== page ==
- The Washington Times - Saturday, October 14, 2006

The North Korea crisis now shifts to the United Nations. The hope is that the “international community” will show forcefulness it has lacked, imposing tough sanctions. The pending appointment of former South Korean Foreign Minister Ban Ki-moon as U.N. secretary-general is seen by some as an auspicious development.

We’ll see if anything changes though. More likely, it will be business as usual at the U.N., to North Korea’s advantage. The better policy will come through the U.S. working with like-minded countries, chiefly Japan.

To date, the U.N. has treaded water on North Korea’s nuclear proliferation. In 2003, North Korea withdrew from the Non-Proliferation Treaty. No U.N. response. In July, North Korean missile tests generated weak resolutions and empty rhetoric.

Some believe Ban Ki-moon will make a difference. The Security Council approved him Monday to succeed Secretary-General Kofi Annan next year. But Mr. Ban’s experience dealing with Pyongyang should not be confused with effectiveness.

Mr. Ban has been the point man of the “sunshine,” or engagement policy of South Korea, which includes strongly discounting of North Koreans’ human-rights plight. “Sunshine” also includes large-scale South Korean investments in the North, including the Kaesong “industrial complex,” which essentially employs slave labor and generates revenue for the North Korean government to build missiles and bombs. Mr. Ban’s knowledge of North Korea shouldn’t be confused with wisdom.

Nothing suggests that Mr. Ban, even if so inclined, has the force needed to forge anything more than a lowest-common-denominator approach to North Korea.

This career diplomat is known in South Korea for never saying much of anything. He is the quintessential “consensus candidate.” Even the North Korean representative to the U.N. didn’t object to his candidacy. Prior to the nuclear test, Mr. Ban seemed content to continue South Korea’s almost unconditional engagement with North Korea.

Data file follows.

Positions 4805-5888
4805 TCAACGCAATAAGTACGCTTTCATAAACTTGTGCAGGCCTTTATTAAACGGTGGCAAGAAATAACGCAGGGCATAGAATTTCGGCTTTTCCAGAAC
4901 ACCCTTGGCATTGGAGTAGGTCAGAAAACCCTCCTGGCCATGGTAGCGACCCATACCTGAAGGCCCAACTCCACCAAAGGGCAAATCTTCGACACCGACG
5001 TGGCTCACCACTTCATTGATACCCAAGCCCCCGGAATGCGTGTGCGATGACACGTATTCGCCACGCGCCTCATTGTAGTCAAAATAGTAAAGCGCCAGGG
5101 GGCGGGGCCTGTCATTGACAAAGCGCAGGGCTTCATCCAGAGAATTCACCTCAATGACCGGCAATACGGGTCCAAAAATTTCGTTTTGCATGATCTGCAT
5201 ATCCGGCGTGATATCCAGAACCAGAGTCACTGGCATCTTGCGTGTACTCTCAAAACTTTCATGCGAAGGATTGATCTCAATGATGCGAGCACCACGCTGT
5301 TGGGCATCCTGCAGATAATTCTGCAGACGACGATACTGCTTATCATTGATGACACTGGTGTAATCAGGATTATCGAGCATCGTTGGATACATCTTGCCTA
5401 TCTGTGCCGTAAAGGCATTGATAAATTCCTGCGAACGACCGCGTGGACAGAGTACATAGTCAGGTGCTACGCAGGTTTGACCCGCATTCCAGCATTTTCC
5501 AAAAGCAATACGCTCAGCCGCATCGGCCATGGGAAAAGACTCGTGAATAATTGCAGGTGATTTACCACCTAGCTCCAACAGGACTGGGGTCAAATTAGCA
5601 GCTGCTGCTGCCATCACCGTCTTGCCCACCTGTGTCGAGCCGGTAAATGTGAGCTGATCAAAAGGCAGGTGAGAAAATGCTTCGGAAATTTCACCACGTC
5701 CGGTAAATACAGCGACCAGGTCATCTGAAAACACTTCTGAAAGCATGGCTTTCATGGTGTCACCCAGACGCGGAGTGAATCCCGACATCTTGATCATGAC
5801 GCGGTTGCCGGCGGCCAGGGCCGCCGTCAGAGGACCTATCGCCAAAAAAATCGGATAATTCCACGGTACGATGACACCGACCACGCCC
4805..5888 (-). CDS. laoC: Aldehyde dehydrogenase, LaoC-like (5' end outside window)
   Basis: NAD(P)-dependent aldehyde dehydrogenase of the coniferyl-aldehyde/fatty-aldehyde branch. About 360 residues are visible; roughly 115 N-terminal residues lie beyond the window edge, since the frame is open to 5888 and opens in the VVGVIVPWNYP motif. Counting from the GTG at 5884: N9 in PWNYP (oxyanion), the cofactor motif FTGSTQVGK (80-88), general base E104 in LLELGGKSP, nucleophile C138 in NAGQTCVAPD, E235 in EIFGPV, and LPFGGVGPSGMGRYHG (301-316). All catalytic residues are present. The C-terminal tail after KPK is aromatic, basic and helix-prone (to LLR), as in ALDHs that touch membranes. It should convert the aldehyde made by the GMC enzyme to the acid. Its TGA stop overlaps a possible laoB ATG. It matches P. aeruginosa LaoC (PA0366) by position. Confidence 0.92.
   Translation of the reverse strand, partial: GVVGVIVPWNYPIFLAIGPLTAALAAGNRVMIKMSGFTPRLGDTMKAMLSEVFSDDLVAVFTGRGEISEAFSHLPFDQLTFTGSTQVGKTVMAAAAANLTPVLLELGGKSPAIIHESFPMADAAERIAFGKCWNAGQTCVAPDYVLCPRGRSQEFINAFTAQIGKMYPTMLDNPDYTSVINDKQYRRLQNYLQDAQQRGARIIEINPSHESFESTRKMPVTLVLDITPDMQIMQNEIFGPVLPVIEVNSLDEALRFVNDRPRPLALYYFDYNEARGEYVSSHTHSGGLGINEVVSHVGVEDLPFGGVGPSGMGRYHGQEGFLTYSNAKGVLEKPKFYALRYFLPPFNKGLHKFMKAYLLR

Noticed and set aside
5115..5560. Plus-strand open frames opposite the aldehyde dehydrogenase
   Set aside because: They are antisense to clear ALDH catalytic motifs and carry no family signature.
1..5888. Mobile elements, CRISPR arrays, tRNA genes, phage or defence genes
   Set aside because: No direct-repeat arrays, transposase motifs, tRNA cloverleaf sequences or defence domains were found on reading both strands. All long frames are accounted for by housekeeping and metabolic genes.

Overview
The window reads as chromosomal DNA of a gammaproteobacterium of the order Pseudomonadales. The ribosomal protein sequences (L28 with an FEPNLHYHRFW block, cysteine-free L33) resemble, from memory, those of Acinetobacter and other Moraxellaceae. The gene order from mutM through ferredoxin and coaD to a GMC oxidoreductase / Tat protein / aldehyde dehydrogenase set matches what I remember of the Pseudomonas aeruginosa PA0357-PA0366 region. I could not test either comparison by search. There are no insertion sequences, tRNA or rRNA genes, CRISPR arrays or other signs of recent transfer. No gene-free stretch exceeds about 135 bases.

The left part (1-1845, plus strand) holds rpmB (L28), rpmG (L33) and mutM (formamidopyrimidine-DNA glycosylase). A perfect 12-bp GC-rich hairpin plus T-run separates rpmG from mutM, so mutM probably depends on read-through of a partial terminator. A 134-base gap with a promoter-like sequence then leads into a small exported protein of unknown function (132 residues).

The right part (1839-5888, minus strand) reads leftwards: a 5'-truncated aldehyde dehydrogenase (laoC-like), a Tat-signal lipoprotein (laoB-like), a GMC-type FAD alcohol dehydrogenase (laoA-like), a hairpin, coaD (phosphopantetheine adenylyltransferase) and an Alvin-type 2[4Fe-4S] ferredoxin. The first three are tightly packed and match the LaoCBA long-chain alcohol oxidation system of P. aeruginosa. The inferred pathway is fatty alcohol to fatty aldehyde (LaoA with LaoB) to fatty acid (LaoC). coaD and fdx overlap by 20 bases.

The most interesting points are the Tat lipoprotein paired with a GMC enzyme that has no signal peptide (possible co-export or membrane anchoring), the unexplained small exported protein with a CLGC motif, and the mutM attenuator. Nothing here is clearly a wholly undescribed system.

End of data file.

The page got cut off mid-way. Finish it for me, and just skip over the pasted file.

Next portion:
Even an inspired secretary- general would hit the inherent limits of the United Nations. Americans have long held unrealistic expectations of the U.N. High-minded rhetoric aside, the U.N. is no more than the sum of its parts. In the case of North Korea, as with many crises, the parts have different interests. Rarely do they mesh together for an effective “international community” policy.

The U.S. should work primarily with like-minded countries, chiefly Japan. Thirty thousand American troops are stationed in South Korea and the U.S. has been committed to its defense since the Korean War, a commitment that should stand. But a variety of cultural, political and economic reasons have left many South Koreans more inclined to blame the North Korean crisis on President Bush than Kim Jong-il. That’s fact, much as officialdom in Washington and Seoul deny it.

Nothing suggests a rethink of “Sunshine” will occur in Seoul. Japan has a more level-headed approach to Pyongyang, and will be a more willing partner in ratcheting up pressure. Several proposals coming out of Tokyo exceed those coming out of Washington.

Even China might cooperate, though more likely behind the scenes. China doesn’t want to see Japan, South Korea or Taiwan develop nuclear weapons in response. What had been a theoretical possibility of a nuclear-armed North Korea now is reality. Beijing has cooperated to some extent with the crackdown on North Korea’s dollar counterfeiting. Beijing might be more willing now to pressure its longstanding North Korean ally for the sake of its regional strategic pre-eminence.

The U.S. could use some help from China with the Proliferation Security Initiative. This low-key administration initiative, which has the U.N.’s blessing, has been interdicting illegal shipments of missiles and nuclear technology on the high seas. It seized nuclear material headed to Libya, prodding Col. Moammar Gadhafi to give up his nuclear program. North Korean shipments have been interdicted. PSI activities should be intensified to keep Pyongyang from selling its nuclear and missile technology on the international market.

The “freedom agenda” for North Korea should be intensified. Radio broadcasts explaining to North Koreans the terrible economic and human-rights conditions they endure should be expanded, and the plight of the hundreds of thousands of North Koreans who flee their country should be advertised. The South Korean soft-pedal approach to human rights — including abstaining from critical U.N. resolutions — has wasted years in which political change could have been vigorously pressed in North Korea.

No matter who is in charge, the world body is limited when facing critical security issues. The key is working with countries capable of understanding the threat of the North Korean nuclear program, while politely telling those who don’t that the old policies have run their course.

Ed Royce, California Republican, is chairman of the House of Representatives International Relations Subcommittee on International Terrorism and Nonproliferation.

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